EU, US to keep talking about tariffs as war in Israel and Ukraine overshadow talks

By Andrea Shalal and Jeff Mason

WASHINGTON (Reuters) -U.S. and European Union negotiators failed to reach deals to settle longstanding trade disputes in time for a summit at the White House on Friday, but Washington said it would keep providing some relief from tariffs on steel and aluminum, and both sides said talks would continue.

Senior U.S. administration officials said they made significant progress on the trade issues but more work was needed to reach deals on energy subsidies and the steel and aluminum market.

U.S. President Joe Biden hosted European Council President Charles Michel and European Commission chief Ursula von der Leyen for a meeting dominated by discussions about the war between Israel and Hamas, and ensuring continued support for Ukraine in its now 600-plus day fight against Russia’s invasion.

“We are more united than ever,” the leaders said in a joint U.S.-EU statement that touched on the war in the Middle East, Russia’s war in Ukraine, concerns about China, and pledged continued efforts to strengthen economic security, ensuring secure energy transitions in our economies and reinforcing multilateralism and international cooperation.

Biden noted at the start of the meeting that the EU and the U.S. were standing together to support Israel and Ukraine, but would also discuss ways to address “unfairly traded steel and aluminum imports” and talks about critical minerals.

“Sometimes we have our differences,” Michel said. “That’s why we are here: to cooperate, to find solutions that work for businesses and workers on both sides of the Atlantic.”

Trade negotiators had scrambled on Thursday to avoid the U.S. resuming import tariffs on EU steel and aluminum imposed by then-President Donald Trump in 2018, ultimately agreeing to keep the tariffs at bay while they keep talking.

The joint statement said negotiators had made “substantial progress to identify the sources of non-market excess capacity” and find ways to measure the emissions intensity of the steel and aluminum industries.

“We look forward to continuing to make progress on these important objectives in the next two months,” it said.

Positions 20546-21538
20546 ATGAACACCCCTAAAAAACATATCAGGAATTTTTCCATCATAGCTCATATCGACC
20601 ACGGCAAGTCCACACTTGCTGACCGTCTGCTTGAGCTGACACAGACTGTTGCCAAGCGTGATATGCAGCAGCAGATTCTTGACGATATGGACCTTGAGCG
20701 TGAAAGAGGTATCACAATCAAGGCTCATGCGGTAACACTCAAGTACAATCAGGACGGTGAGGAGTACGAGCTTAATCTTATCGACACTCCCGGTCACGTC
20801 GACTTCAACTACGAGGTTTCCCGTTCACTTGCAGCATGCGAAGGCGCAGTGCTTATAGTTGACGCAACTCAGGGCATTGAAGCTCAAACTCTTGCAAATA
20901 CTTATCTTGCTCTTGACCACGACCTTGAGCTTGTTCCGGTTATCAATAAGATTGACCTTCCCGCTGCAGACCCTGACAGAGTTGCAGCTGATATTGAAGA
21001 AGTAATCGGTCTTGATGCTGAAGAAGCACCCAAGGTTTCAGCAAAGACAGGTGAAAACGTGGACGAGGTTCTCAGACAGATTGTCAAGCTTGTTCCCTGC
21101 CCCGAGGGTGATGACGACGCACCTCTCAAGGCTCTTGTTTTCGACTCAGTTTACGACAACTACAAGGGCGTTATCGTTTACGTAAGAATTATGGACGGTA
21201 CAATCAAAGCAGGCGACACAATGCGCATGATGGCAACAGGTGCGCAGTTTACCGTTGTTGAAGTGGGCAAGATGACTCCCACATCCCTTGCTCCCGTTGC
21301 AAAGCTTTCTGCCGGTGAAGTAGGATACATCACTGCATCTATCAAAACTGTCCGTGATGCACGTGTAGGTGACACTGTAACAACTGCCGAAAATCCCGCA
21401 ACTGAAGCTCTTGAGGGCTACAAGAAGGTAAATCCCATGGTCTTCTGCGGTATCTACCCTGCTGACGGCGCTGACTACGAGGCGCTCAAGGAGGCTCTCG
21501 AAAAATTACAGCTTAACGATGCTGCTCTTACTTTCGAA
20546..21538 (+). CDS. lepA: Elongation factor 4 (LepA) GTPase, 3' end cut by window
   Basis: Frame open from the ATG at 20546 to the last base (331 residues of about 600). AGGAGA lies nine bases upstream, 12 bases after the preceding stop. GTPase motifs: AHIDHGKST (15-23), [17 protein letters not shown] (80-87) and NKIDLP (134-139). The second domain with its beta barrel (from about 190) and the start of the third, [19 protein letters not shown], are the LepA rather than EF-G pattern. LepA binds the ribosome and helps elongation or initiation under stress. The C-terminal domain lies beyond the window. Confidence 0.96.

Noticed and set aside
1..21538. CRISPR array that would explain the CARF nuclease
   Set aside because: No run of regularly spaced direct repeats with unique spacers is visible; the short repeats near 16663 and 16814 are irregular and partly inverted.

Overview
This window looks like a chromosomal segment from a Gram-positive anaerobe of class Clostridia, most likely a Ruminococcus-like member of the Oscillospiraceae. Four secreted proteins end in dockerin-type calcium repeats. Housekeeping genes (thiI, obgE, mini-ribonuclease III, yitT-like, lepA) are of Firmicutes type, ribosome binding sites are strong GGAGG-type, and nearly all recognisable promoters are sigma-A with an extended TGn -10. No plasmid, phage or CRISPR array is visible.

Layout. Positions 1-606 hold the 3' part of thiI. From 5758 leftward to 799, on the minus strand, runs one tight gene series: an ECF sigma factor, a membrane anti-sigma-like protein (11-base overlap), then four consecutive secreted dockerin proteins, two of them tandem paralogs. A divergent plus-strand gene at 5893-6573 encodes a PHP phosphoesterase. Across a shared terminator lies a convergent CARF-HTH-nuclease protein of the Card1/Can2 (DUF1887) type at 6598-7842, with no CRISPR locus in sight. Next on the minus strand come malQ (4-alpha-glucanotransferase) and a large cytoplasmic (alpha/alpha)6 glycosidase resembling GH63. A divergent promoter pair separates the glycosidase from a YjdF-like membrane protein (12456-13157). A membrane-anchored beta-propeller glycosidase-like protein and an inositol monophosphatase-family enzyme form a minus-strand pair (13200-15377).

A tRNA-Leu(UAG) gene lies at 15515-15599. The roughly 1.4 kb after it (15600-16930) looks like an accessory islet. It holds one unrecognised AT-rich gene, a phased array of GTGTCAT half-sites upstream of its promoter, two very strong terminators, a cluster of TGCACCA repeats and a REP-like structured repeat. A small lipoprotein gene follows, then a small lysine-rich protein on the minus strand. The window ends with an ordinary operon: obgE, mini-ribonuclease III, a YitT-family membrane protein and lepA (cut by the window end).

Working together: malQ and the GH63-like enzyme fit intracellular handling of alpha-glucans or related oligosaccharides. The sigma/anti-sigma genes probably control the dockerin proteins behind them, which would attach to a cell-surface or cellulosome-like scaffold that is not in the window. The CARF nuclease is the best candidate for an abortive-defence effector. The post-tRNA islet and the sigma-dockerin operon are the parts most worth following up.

A senior U.S. administration official said the U.S. would roll over tariff rate quotes, or TRQs, by the end of the year if more time for talks was needed, adding, “We are committed to providing certainty to our industry and workers and to our EU partners.”

The United Steelworkers (USW) International labor union welcomed what it called the Biden administration’s commitment to defending domestic steel and aluminum workers instead of “bowing to outdated thinking on international trade and the EU’s political pressure.”

Friday’s move staves off the resumption of the Trump-era tariffs on EU-produced steel and aluminum that the Biden administration had agreed to halt in exchange for a quota system, but it was unclear how long a reprieve would be granted.

The Biden administration suspended tariffs on EU steel and aluminum imports on the condition that both sides agree by the end of this month on measures to address overcapacity in non-market economies such as China, and to promote greener steel.

A second official said more work was needed to finalize an agreement, but there was no discussion of reinstating – or snapping back – Trump’s “national security” tariffs on steel and aluminum, the official said. “That is not on the table.”

Any deal seems far off, with Washington keen that the EU apply the metal tariffs to imports from China and Brussels refusing to do so before a year-long investigation to comply with World Trade Organization rules.

Negotiators would keep talking over the next two months, but Washington is already eyeing a two-year extension of the tariff relief, mindful of the challenges of getting a deal done in 2024 given EU elections in early June and U.S. elections in November.

The summit also fell short on a deal to lessen the hit on European producers from the U.S. Inflation Reduction Act, which offers consumers tax breaks to buy electric vehicles (EVs) assembled in North America, by allowing critical minerals mined or processed in Europe to qualify for some of the tax credits.

The joint statement cited progress toward a “targeted” deal, and said the leaders looked forward to continuing negotiations in the coming weeks.

(Reporting Andrea Shalal and Jeff Mason; Additional reporting by Jarrett Renshaw; Editing by Heather Timmons, Jonathan Oatis, Alistair Bell and Marguerita Choy)